Yellow: Negatives of the Neighborhood 1993-2001

A collection of loosely-autobiographical vignettes

Nº 1 - Kim

They lived on Quixote Road, the Woman and her Daughter. We called her Lao Tai, literally Old Wife, although we did not ascertain her age, nor were we ever, in all our period of acquaintance, to understand the existence of Old Husband. However, because of the Daughter, we applied the classical rules of biology and based our assumptions accordingly.

Lao Tai's Daughter's name was Kim. I fancied that her three-letter sobriquet, curly blonde hair, and plump cheeks made her a rather charming honorary Chinese. I was disappointed, several years after saying goodbye to her forever, to find that she was just an ordinary Kimberleigh, after all.

Kim taught me how to make paper snowflakes. She convinced my timorous heart that they fell naturally from the sky, and gently dismissed my notion of celestial paper shredders. She gave me a string of translucent plastic beads to put around my index finger whenever I was so inclined. Lao Tai knit in her spare time, and made me a koala and a camel. She cooked strange aromas like bacon and gingersnaps in the evenings, while I awkwardly scraped my bowl with mismatched chopsticks. They were children to me, and perhaps, inadvertently, I was their child.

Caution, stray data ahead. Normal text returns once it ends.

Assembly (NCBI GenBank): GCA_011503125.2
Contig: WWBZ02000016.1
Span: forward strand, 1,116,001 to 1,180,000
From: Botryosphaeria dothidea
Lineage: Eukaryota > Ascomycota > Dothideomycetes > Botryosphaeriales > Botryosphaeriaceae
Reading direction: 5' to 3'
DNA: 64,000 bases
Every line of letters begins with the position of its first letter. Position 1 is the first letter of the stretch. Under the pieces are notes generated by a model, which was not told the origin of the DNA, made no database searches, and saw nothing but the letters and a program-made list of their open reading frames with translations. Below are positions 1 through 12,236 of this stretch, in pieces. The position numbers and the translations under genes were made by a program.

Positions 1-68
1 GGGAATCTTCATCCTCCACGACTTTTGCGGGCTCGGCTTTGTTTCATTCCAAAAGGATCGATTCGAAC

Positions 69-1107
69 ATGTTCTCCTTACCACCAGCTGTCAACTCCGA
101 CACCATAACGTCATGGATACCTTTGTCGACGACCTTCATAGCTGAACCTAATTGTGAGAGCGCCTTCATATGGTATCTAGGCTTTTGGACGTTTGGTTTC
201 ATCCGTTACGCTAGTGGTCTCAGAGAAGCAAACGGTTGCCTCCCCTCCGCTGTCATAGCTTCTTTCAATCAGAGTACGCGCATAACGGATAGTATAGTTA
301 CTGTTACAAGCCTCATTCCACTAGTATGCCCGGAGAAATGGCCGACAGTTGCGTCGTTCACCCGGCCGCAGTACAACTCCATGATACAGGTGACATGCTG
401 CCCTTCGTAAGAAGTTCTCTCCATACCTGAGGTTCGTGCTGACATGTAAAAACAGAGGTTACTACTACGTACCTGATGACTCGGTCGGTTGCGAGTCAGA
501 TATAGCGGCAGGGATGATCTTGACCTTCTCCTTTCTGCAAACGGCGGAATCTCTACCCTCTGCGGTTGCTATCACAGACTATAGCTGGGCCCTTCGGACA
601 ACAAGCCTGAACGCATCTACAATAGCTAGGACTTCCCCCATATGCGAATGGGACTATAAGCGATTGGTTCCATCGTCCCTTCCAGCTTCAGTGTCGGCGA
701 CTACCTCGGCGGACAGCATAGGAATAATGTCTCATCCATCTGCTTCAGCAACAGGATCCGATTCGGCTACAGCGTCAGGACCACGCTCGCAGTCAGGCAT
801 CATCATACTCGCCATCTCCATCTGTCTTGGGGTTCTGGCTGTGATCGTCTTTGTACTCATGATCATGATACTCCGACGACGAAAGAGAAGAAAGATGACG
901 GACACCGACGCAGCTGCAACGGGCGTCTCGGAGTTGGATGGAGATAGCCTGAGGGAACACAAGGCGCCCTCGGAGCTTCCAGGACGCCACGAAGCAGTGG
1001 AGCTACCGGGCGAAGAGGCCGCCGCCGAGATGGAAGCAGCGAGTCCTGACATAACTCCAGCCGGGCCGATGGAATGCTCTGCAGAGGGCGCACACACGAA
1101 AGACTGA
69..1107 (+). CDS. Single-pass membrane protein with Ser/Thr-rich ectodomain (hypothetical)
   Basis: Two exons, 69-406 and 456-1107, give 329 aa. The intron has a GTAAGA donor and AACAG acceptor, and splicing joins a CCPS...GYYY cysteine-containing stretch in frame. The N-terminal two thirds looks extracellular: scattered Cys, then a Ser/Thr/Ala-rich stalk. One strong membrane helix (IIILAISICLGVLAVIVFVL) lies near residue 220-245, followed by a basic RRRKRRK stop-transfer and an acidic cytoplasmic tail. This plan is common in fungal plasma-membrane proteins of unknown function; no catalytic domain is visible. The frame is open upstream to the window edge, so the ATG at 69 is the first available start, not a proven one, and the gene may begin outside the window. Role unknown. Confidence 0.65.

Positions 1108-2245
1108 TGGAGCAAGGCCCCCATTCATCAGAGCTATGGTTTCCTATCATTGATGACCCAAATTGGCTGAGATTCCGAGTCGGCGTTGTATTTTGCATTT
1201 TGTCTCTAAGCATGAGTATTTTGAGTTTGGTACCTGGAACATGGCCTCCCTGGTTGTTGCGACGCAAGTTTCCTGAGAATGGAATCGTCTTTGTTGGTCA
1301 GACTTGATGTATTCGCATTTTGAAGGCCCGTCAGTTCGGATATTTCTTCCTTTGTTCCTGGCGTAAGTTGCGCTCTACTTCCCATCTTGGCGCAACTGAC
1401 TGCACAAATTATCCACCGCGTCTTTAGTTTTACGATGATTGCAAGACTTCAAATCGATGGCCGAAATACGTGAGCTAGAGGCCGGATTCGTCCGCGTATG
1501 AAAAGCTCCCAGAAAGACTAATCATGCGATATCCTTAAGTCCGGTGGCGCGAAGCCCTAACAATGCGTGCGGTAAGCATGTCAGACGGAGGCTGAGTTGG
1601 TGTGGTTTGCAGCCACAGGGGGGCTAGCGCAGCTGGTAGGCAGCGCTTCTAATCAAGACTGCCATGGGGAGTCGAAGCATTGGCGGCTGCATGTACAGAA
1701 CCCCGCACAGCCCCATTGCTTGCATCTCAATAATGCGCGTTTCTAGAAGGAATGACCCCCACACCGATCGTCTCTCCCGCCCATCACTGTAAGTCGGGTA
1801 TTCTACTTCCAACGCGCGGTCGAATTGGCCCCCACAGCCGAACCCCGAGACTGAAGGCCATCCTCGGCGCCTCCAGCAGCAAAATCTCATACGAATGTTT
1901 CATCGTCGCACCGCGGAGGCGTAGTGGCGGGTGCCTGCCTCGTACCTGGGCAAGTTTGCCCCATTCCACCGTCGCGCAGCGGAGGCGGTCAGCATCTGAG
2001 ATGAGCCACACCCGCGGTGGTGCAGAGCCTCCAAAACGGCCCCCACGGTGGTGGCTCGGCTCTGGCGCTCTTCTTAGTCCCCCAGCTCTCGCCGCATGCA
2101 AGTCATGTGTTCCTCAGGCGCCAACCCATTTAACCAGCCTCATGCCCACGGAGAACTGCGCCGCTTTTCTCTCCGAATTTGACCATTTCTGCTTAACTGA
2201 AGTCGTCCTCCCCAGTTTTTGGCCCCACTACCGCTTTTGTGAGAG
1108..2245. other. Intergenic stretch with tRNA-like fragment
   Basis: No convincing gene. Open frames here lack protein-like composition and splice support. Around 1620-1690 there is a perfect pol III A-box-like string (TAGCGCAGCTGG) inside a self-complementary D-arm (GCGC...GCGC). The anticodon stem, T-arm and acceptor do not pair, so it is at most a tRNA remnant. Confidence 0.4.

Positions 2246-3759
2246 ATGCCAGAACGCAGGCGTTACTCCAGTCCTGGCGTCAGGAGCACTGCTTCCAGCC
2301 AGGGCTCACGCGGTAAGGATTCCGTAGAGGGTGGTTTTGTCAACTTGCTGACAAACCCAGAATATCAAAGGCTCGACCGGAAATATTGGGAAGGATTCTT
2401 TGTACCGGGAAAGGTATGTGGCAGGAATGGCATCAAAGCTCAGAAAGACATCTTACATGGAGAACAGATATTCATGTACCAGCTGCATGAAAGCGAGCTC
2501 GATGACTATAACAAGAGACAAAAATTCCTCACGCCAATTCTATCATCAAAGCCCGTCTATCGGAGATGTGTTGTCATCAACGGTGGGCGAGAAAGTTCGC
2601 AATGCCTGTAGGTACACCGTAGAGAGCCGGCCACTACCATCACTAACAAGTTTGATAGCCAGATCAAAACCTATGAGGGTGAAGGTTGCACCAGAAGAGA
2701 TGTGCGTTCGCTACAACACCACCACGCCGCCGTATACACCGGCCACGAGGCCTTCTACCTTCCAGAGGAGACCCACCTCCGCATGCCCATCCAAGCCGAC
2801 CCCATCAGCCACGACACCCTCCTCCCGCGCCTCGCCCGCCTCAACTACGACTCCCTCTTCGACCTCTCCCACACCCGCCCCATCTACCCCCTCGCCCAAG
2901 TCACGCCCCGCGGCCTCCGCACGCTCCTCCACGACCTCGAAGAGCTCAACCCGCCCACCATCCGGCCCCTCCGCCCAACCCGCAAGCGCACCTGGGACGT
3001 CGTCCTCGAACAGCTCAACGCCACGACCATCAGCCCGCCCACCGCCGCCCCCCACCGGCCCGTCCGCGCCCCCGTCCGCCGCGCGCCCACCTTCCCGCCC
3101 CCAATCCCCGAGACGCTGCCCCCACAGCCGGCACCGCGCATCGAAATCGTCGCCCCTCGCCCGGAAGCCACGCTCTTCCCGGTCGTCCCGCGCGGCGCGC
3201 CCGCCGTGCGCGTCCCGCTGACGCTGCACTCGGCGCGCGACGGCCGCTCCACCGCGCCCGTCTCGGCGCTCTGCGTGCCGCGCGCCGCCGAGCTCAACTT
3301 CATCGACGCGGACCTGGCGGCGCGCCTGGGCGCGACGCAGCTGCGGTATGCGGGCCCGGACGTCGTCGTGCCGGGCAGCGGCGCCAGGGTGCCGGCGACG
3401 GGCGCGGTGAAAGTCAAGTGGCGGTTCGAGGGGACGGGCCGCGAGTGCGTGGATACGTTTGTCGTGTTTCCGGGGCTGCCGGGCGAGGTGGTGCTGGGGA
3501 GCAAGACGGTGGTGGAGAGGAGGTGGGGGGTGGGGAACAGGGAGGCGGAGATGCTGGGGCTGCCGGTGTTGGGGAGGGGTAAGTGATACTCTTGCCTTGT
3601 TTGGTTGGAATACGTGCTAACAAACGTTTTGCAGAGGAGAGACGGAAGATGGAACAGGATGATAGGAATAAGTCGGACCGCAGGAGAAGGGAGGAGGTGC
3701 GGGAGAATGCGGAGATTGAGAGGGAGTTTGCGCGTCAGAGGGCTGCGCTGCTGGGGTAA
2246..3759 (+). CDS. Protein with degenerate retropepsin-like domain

Kim once gave me a necklace that did not rust for eleven years. I often wondered if it had any gold in it. My mother said of course not and called it cheap, but she pursed her lips at its immaculate appearance -- it had remained so even after my showering with it around my neck for a decade. The day it began to turn grey, I stripped it off and began writing.

My mother told me not to be like Kim, who was a cashier at IGA. Apparently, in this country, for which we had left everything behind to coexist in, a cashier was the lowest thing one could be.